HomeNewsArticle Display

SERE: Teaching How to Survive

Staff Sgt. David Chorpeninng, 366th Fighter Wing survival, evasion, resistance and escape specialist, pops the illumination end of a MK-124 marine smoke and illumination signal Sept. 26, 2019, at Saylor Creek Bombing Range, Idaho.

Staff Sgt. David Chorpeninng, 366th Fighter Wing survival, evasion, resistance and escape specialist, pops the illumination end of a MK-124 marine smoke and illumination signal Sept. 26, 2019, at Saylor Creek Bombing Range, Idaho. The signal requires gloves when using because of the aluminum canister heats up. (U.S. Air Force photo by Airman Antwain L. Hanks)

Staff Sgt. David Chorpeninng, 366th Fighter Wing survival, evasion, resistance and escape specialist, pops the illumination end of a MK-124 marine smoke and illumination signal Sept. 26, 2019, at Saylor Creek Bombing Range, Idaho.

Staff Sgt. David Chorpeninng, 366th Fighter Wing survival, evasion, resistance and escape specialist, pops the illumination end of a MK-124 marine smoke and illumination signal Sept. 26, 2019 at Saylor Creek Bombing Range, Idaho. The signal is intended for either day or night signaling by aircraft personnel on land or at sea. (U.S. Air Force photo by Airman Antwain L. Hanks)

Staff Sgt. David Chorpeninng, 366th Fighter Wing survival, evasion, resistance and escape specialist, pops the illumination end of a MK-124 marine smoke and illumination signal Sept. 26, 2019, at Saylor Creek Bombing Range, Idaho.

Staff Sgt. David Chorpeninng, 366th Fighter Wing survival, evasion, resistance and escape specialist, pops the illumination end of a MK-124 marine smoke and illumination signal Sept. 26, 2019, at Saylor Creek Bombing Range, Idaho. The illumination end of the signal emits a red flare visible by heat-sensitive thermal imaging cameras and the human eye at night. (U.S. Air Force photo by Airman Antwain L. Hanks)

Tech Sgt. Timothy Emkey, 366th Fighter Wing survival, evasion, resistance and escape specialist, checks radio communications Sept. 26, 2019, at Saylor Creek Bombing Range, Idaho.

Tech Sgt. Timothy Emkey, 366th Fighter Wing survival, evasion, resistance and escape specialist, checks radio communications Sept. 26, 2019, at Saylor Creek Bombing Range, Idaho. When an aircrew member is shot down, establishing radio communication with friendly forces will greatly aid in rescue operations. (U.S. Air Force photo by Airman Antwain L. Hanks)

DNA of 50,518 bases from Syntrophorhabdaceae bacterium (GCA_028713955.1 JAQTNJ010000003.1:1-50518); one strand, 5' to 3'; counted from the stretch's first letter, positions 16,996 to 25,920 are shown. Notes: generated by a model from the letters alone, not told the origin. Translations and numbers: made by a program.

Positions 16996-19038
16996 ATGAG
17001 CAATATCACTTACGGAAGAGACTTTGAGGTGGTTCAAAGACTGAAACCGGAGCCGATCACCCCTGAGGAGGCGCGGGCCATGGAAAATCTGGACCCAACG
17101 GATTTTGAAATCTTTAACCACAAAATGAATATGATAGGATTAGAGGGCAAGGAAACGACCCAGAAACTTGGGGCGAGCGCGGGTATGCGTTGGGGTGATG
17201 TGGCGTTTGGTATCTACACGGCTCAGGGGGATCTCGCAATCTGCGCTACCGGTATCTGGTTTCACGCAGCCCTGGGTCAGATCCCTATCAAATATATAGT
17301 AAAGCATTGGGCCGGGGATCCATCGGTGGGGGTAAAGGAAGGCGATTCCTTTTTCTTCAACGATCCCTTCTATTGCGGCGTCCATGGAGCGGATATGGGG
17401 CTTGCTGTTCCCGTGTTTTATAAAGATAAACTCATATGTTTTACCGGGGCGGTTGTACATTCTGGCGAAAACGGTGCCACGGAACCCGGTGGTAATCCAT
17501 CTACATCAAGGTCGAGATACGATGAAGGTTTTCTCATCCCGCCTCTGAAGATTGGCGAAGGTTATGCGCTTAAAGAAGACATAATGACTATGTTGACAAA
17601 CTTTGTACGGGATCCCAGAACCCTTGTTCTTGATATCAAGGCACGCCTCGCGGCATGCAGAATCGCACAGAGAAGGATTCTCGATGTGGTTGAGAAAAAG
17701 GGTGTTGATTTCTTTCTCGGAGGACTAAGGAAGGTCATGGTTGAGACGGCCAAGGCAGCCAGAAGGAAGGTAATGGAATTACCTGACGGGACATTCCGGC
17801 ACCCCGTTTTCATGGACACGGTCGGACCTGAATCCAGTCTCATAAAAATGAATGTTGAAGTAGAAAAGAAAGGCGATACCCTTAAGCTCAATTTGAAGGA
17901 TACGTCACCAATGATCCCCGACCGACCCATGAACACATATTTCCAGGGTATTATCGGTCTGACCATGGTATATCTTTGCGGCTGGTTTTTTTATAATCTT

Staff Sgt. David Chorpeninng, 366th Fighter Wing survival, evasion, resistance and escape specialist, pops a M-18 smoke grenade Sept. 26, 2019, at Saylor Creek Bombing Range, Idaho.

Staff Sgt. David Chorpeninng, 366th Fighter Wing survival, evasion, resistance and escape specialist, pops a M-18 smoke grenade Sept. 26, 2019, at Saylor Creek Bombing Range, Idaho. The smoke grenade, emits a colored smoke and can be used in place of the flare for daytime signaling. (U.S. Air Force photo by Airman Antwain L. Hanks)

Tech Sgt. Timothy Emkey, 366th Fighter Wing survival, evasion, resistance and escape specialist, explains what to look for when trying to evade the enemy's line of sight Sept. 26, 2019, at Saylor Creek Bombing Range, Idaho.

Tech Sgt. Timothy Emkey, 366th Fighter Wing survival, evasion, resistance and escape specialist, explains what to look for when trying to evade the enemy's line of sight Sept. 26, 2019, at Saylor Creek Bombing Range, Idaho. An area with lots of natural foliage is recommended when trying to evade the enemy. (U.S. Air Force photo by Airman Antwain L. Hanks)

Tech Sgt. Timothy Emkey, 366th Fighter Wing survival, evasion, resistance and escape specialist, explains what to look for when trying to evade the enemy's line of sight Sept. 26, 2019, at Saylor Creek Bombing Range, Idaho.

Tech Sgt. Timothy Emkey, 366th Fighter Wing survival, evasion, resistance and escape specialist, demonstrates how to use the surrounding area evade the enemy's line of sight Sept. 26, 2019, at Saylor Creek Bombing Range, Idaho. Doing something as little as covering showing skin with dirt will aid in breaking the contrast between you and the surrounding area. (U.S. Air Force photo by Airman Antwain L. Hanks)

Staff Sgt. David Chorpeninng, 366th Fighter Wing survival, evasion, resistance and escape specialist, explains the differences between the illumination and smoke ends of the MK-124 marine smoke and illumination signal to Capt. Scott Hatter and Capt. Tyler Ludwig, 389th Fighter Squadron aircrew, Sept. 26, 2019, at Saylor Creek Bombing Range, Idaho.